Wednesday, June 15, 2016

Search and DO NOT Destroy 6-11-2016

Plans kept getting juggled for our Saturday excursion but we finally settled on hitting a Bristol County spot. One reason for the juggling was the schizophrenic weather forecasts. One place said this, one said that... it was confusing. We figured that mid-70s and some clouds worked well for our chosen spot. After a later than planned start, we got to our destination by about 10:30 AM. Having listened to the Dead Boys and the Stooges on the drive down, it was with "Search and Destroy" in our heads that we hit the trails.

This particular place has become more filled up with humanity over the last year due to gates opening, but it still has plenty of animals. My board line was more or less in place and it was there that we scored first... a small, starting to lose his pattern Racer.
Andrea made a nice grab under a picnic table I lifted.
It's not a size we see much so this guy was very welcome.
An early Racer makes the whole day a win, in our book.

A "soon" Fowler's Toad.

We next saw a stealthy Garter...
She nipped me when I brought her out for a better photo. I had it coming.

This Redback was trying to form a question mark but couldn't quite figure out how.


OK, finally an out and about Fowler's.

Andrea flipped a couple of embracing Wolf Spider moms.

We had been hoping to see some Musk Turtles along this pond area as we haven't seen them yet this year, but we didn't. The path between the ponds still had some water in it and plenty of life.
What's that up against the rock? Ah, looks like a metamorhing Green. (Way too small to be a Bull.)
There were a few in there among the Toad-poles.

An interesting specimen here... a young Bullfrog missing one eye.
Not even the protruding bump... just a small indent where his eye socket is. Looks like he became a cyclops back in the tadpole stage... or earlier.

Here is a regular two-eyed one.

There were plenty of non-herp sightings as well. A Swallowtail...
and a family of Mute Swans.
Being a swan is serious business.

The "partly cloudy" had become more of a "threatening with rain" as the minutes clicked away and we still hadn't seen a turtle. I stealthily slunk down towards the water and nabbed this Painter shot just before he slid into the drink. Note the caterpillar poop on his shell.

Then it started to rain. We were without raincoats or bags for the cameras so we skipped a few trails and stayed in the woods. We snuck out to the water a few times where the more tenacious Painted Turtles were still up.

Further up, we saw a Green hiding in the reeds next to a stream.

Two very different toads, both Fowler's.

On our way back to the parking lot, this baby bird thrust out its (bare) chest and showed us who was boss.

Another odd sight was the last thing we saw here... a Painted Turtle nesting on the side of a cranberry bog. Not only will it not get great sun but it will fill with water. Hopefully, there will be time for nature to take its course.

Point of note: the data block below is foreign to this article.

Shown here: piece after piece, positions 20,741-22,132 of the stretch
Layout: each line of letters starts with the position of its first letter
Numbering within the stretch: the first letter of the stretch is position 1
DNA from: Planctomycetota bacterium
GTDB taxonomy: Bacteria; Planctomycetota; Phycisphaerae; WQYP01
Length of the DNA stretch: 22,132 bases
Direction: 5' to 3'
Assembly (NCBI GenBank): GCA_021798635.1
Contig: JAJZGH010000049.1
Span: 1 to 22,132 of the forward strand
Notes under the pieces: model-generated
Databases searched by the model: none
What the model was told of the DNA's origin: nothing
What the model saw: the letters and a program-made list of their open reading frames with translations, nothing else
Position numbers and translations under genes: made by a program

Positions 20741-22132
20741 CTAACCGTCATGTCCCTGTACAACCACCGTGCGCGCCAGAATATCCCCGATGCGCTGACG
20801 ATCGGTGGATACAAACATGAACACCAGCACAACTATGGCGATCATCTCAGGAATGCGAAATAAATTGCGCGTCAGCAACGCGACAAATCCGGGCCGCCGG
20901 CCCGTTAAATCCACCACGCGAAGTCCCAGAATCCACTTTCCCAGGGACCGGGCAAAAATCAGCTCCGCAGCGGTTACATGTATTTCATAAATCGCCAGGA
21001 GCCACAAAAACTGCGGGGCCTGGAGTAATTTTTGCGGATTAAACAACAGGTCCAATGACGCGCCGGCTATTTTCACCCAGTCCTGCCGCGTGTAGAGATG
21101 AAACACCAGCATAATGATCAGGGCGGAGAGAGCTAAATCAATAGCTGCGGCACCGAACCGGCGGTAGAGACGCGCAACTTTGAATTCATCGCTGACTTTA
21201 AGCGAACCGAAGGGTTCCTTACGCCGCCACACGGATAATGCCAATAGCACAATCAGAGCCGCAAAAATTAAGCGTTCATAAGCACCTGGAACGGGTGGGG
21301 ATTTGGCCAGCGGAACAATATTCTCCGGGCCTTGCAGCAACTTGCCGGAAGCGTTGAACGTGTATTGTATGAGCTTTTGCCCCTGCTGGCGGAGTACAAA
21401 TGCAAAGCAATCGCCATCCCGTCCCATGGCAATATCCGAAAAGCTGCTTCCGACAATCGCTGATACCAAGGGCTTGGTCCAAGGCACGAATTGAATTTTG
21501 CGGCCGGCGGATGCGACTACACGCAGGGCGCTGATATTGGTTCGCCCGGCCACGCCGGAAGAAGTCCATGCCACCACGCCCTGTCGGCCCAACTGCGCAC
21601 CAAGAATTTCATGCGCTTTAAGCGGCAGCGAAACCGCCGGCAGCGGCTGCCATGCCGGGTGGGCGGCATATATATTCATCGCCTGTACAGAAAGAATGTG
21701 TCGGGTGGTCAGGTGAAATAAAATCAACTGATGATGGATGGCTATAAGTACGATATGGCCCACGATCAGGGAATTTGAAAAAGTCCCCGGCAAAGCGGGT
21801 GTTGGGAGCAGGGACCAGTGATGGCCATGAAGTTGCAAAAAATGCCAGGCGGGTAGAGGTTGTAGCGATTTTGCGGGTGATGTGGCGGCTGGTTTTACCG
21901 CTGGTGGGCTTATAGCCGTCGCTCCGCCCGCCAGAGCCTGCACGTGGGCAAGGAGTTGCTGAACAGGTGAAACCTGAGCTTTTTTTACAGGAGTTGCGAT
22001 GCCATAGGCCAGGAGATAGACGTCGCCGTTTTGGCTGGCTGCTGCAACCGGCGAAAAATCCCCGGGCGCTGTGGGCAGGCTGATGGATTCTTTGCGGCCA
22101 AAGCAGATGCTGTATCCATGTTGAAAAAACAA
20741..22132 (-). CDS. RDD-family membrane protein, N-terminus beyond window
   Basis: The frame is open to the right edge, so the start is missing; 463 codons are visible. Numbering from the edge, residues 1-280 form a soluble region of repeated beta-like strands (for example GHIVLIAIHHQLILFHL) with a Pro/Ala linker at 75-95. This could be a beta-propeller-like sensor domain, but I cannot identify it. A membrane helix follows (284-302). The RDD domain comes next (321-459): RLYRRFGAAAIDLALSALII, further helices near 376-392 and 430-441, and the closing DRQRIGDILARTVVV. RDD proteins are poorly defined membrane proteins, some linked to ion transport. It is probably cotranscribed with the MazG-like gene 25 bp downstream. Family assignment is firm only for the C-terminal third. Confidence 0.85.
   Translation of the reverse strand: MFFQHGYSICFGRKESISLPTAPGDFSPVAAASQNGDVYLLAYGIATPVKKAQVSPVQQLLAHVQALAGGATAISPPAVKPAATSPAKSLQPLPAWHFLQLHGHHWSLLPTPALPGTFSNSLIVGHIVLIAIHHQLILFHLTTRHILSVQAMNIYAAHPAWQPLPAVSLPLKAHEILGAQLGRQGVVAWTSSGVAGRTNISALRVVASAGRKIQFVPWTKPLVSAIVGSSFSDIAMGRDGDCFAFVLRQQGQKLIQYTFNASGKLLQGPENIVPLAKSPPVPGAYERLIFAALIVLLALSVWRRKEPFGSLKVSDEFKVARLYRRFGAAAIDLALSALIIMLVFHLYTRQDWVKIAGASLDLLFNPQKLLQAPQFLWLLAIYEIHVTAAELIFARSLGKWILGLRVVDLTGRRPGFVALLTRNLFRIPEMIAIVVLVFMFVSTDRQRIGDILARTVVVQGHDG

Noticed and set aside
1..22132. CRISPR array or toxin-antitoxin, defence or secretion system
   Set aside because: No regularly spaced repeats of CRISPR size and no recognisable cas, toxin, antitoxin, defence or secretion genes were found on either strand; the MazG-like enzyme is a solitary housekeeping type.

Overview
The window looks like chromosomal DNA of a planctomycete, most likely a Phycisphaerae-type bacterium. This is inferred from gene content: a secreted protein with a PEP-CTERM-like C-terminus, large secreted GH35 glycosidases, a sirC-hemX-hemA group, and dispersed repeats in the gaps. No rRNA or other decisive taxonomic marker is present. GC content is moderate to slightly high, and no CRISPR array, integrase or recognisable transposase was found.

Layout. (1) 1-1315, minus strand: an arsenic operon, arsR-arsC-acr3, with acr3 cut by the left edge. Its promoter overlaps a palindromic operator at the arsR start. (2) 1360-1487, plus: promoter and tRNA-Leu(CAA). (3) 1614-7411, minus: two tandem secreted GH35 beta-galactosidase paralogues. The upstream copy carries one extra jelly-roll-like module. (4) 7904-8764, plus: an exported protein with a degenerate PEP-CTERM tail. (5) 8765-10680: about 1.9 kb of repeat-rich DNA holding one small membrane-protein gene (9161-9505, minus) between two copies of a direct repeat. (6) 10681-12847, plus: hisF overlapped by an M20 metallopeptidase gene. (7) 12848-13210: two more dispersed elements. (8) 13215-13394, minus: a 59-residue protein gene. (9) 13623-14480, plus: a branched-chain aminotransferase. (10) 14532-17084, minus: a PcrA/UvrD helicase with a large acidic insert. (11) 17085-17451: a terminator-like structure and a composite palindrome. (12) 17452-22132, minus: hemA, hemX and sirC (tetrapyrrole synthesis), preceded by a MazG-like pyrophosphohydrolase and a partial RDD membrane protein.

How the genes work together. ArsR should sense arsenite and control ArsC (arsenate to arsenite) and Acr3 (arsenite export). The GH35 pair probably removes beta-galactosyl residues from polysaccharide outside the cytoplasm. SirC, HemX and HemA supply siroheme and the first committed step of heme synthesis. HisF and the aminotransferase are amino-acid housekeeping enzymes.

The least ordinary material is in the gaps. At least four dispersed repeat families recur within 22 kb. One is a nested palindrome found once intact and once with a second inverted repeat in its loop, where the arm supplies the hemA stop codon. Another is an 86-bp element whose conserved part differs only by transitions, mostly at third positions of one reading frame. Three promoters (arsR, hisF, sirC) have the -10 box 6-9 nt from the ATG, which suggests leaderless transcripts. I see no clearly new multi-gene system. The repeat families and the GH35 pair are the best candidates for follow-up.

We went for Mandarin Buffet and ate like pigs, for we had formulated a plan. We weren't too far from a spot where we could see Gray Tree Frogs and, since it was raining, they would be out. They were another need-it on the year. But first, we wanted to swing by another local place, just inside Plymouth County, to poke around the water with our friend Sārah and her boyfriend Charles. We had never met Sārah in person and were happy to discover that she was just as charming in person as she is online. Charles is also very nice and it was he that spotted this small Water Snake poking his noggin through a hole at water level, hiding behind a streaming dribble.
We all talked and poked around for a while, then Andrea and I headed East and got to our spot at dusk. By the way, it was no longer raining. *sigh*

We headed first to a flipping spot to try our luck in the waning light. We got a surprised Fowler's.
Eh, it was time he was getting up anyway.

We walked a path trying to find a particular piece of tin that lays in a grassy area next to it. It was fully dark by the time we found it but it was worth it.
Snoozy, sleeping shoestring Garter.

So, we started cruising but the dry roads were empty. We rolled down our windows and heard Whippoorwills, Peepers and yes, our Gray Tree Frogs, but no amphibians were in the road. We pulled off and walked around a (drying up) pond that is surrounded by small, gnarled trees. (Teá knows where I'm talking about- she showed it to me.) I could hear a few Gray's calling but when the headlamp got too close, they would stop. I zeroed in on one... I approached and turned off my light. Standing in the dark, waiting for a sound, I finally figured out which tree sounded likely to be the one the frog was in. Miraculously (and after about 15 solid minutes of standing in the dark), I saw this guy.
Finally! The first-of-year Gray Tree Frog really made us work for it. We were done. Mission accomplished. We hit the road to head home. We'd been out for nearly 12 hours.

There were a few things in the road on the way out. This gorgeous little Fowler's was moved to safety, after I showed him to Andrea in the car.

Next, I pulled over for a toad. Only, when I got closer, I saw that it was a Gray.
After all that work we did on the first one!!

The next was a Wood Frog... except it was another Gray.

The next Wood Frog was a genuine Wood Frog, our 10th species on the day.

The last herp sighting of the night was...

A Gray.
OK, we have our first, second, third and fourth Grays on the year. And without rain.

We got home at about 11:30. That was a full day of herping. It was lovely to meet Charles and Sārah. We hope to hitch up with them again soon. Plans were made.

Despite the tremendous numbers we pulled in Pennsylvania the week before, it still feels great to hit double-digit species up here in the frozen North.

1 comment:

  1. may all your days out herping be full of all sorts of critters